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Mari, Diana R.

Bouncing Check
EMILIA LIM vs MINDANAO WINES & LIQUOR GALLERIA
G.R. No. 175851, July 4, 2012

Doctrine: A check may be evidence of indebtedness. A check, the entries of which are in writing, could prove a loan
transaction. While Emilia is acquitted of violations of BP 22, she should nevertheless pay the debt she owes.
Facts:
Sales Invoice as well as Statement of Accounts indicate that respondent Mindanao Wines and Liquor Galleria
(Mindanao Wines) delivered several cases of liquors to H & E Commercial owned by Emilia, for which the latter issued
four Philippine National Bank (PNB) postdated checks worth P25,000.00 each. When two of these checks bounced for
the reasons ACCOUNT CLOSED and DRAWN AGAINST INSUFFICIENT FUNDS, Mindanao Wines, thru its proprietress
Evelyn Valdevieso, demanded from H & E Commercial the payment of their value through two separate letters. When the
demands went unheeded, Mindanao Wines filed before the MTCC of Davao City a Criminal Case against Emilia for
violations of BP 22.
During trial, the prosecution presented its sole witness, Nieves Veloso (Nieves), accountant and officer-incharge of Mindanao Wines. After the prosecution rested its case, Emilia filed a Demurrer to Evidence claiming
insufficiency of evidence. She asserted that not one of the elements of BP 22 was proven because the witness merely
relied upon the reports of the salesman; that the purchases covered by Sales Invoice No. 1711 were unauthorized
because the corresponding job order was unsigned; and that it was never established that the bank dishonored the
checks or that she was even sent a notice of dishonor.
The MTCC granted the Demurrer to Evidence. It ruled that while Emilia did issue the checks for value, the
prosecution nevertheless miserably failed to prove one essential element that consummates the crime of BP 22, the fact
of dishonor of the two subject checks. It noted that other than the checks, no bank representative testified about
presentment and dishonor. Hence, the MTCC acquitted Emilia of the criminal charges. However, the MTCC still found
her civilly liable because when she redeemed one of the checks during the pendency of the criminal cases, the MTCC
considered the same as an acknowledgement on her part of her obligation with Mindanao Wines.
The case was appealed to RTC but was dismissed ruling that the accused had issued the checks subject of these
cases. The accused had impliedly admitted that she was the maker of the checks subject of the case when she redeemed
a third check from the complainant. In fact, the accused had never categorically denied having issued the checks subject
of these cases. When the accused filed the Demurrer to Evidence, she had hypothetically admitted the evidence
presented by the prosecution to be true, and this includes the allegation of the prosecution that the accused issued the
checks subject of these cases for value.
It was elevated to the CA still insisting that the MTCCs dismissal was based on insufficiency of
evidence and that same pertains to both the criminal and civil aspects of BP 22. The CA emphasized that even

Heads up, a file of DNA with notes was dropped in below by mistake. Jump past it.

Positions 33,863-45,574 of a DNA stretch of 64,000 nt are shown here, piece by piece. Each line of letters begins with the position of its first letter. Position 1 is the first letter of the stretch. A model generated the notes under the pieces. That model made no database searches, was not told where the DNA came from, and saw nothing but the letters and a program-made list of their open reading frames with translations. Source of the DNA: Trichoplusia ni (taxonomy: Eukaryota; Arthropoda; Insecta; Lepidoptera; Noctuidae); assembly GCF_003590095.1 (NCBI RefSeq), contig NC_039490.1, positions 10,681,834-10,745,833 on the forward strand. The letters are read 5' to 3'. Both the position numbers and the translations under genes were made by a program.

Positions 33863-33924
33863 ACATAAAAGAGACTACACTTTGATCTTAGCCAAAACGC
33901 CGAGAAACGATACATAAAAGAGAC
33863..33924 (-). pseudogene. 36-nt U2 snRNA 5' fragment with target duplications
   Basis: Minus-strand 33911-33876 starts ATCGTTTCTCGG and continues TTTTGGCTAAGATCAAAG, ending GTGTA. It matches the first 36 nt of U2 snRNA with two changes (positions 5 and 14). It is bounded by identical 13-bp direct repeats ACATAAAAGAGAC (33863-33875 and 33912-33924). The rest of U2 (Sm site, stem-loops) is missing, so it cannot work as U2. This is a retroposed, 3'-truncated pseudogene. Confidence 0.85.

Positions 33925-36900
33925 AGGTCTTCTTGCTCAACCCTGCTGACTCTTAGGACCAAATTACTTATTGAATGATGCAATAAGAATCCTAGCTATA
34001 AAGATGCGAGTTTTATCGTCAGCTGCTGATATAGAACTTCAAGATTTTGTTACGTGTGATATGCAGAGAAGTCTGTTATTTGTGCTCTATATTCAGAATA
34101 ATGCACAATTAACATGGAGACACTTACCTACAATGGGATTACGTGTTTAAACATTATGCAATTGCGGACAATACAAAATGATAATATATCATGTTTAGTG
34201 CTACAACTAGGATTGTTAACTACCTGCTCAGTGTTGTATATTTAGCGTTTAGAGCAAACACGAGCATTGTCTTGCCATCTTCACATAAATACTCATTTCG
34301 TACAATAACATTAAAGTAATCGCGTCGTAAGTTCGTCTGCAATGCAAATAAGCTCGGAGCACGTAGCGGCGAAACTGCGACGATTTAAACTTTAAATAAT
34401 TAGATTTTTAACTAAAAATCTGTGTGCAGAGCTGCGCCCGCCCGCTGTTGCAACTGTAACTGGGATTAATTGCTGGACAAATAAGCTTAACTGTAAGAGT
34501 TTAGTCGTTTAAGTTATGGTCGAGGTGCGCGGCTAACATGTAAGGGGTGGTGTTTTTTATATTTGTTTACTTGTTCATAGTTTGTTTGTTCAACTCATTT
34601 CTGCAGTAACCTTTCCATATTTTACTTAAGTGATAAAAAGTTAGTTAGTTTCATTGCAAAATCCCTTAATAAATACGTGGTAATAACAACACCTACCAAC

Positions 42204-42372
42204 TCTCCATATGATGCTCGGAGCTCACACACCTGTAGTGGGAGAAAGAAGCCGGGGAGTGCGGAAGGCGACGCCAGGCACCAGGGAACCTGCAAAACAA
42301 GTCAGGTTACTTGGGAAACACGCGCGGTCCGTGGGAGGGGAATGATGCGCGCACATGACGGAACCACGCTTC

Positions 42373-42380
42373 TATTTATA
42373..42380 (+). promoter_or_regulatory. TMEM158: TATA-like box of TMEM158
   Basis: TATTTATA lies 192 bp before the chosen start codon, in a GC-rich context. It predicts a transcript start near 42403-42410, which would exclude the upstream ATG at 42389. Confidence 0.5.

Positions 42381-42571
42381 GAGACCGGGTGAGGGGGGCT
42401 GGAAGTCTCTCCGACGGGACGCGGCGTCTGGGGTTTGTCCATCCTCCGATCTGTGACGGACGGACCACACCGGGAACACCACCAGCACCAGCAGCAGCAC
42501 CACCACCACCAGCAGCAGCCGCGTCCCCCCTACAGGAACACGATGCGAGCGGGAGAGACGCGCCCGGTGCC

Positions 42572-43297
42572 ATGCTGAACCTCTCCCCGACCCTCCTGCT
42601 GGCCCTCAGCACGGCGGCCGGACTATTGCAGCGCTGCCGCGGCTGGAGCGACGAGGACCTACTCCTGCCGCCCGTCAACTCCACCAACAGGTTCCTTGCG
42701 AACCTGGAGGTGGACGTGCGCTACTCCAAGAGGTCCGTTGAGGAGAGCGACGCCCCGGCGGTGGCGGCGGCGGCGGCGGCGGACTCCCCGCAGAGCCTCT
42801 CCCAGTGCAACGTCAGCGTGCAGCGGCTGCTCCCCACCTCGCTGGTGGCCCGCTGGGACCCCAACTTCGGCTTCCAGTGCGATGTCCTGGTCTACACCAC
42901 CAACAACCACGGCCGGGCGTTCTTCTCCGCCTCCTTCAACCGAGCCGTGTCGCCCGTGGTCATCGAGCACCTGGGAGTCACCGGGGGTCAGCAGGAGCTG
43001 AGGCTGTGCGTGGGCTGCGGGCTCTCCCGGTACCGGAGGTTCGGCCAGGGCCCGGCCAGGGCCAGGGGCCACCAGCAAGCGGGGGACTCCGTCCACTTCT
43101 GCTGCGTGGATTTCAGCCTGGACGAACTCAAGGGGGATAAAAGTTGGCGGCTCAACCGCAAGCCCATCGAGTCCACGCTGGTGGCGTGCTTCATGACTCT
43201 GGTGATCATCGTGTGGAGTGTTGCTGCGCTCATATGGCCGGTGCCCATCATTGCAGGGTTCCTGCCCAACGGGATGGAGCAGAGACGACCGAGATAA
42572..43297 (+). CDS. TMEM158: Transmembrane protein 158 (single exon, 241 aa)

if acquitted, an accused may still be held civilly liable if a) the acquittal was based on reasonable doubt or b)
the court declared that the liability of the accused is only civil. Just like the RTC, the CA ruled that the
dismissal of the criminal cases against Emilia was expressly based on reasonable doubt, hence, she is not free
from civil liability because the same is not automatically extinguished by acquittal based on said ground. The
CA further declared that even granting that her acquittal was for insufficiency of evidence, the same is still
akin to a dismissal based on reasonable doubt.
Issue:
Whether or not Emilia is civilly liable

Ruling:
Yes, Emilia is civilly liable. Emilia avers that a courts determination of preponderance of evidence
necessarily entails the presentation of evidence of both parties. She thus believes that she should have been
first required to present evidence to dispute her civil liability before the lower courts could determine
preponderance of evidence.
Contrary to Emilias interpretation, a determination of this quantum of evidence does not need the presentation
of evidence by both parties. As correctly reasoned out by the CA, Emilias interpretation is absurd as this will only
encourage defendants to waive their presentation of evidence in order for them to be absolved from civil liability for lack
of preponderance of evidence. Besides, Emilia should note that even when a respondent does not present evidence, a
complainant in a civil case is nevertheless burdened to substantiate his or her claims by preponderance of evidence
before a court may rule on the reliefs prayed for by the latter. Settled is the principle that parties must rely on the
strength of their own evidence, not upon the weakness of the defense offered by their opponent.
Lastly, the SC see no reason to disturb the ruling of the CA anent Emilias civil liability. As may be
recalled, the CA affirmed the lower courts factual findings on the matter. Moreover, it is well to remember
that a check may be evidence of indebtedness. A check, the entries of which are in writing, could prove a loan
transaction. While Emilia is acquitted of violations of BP 22, she should nevertheless pay the debt she owes.

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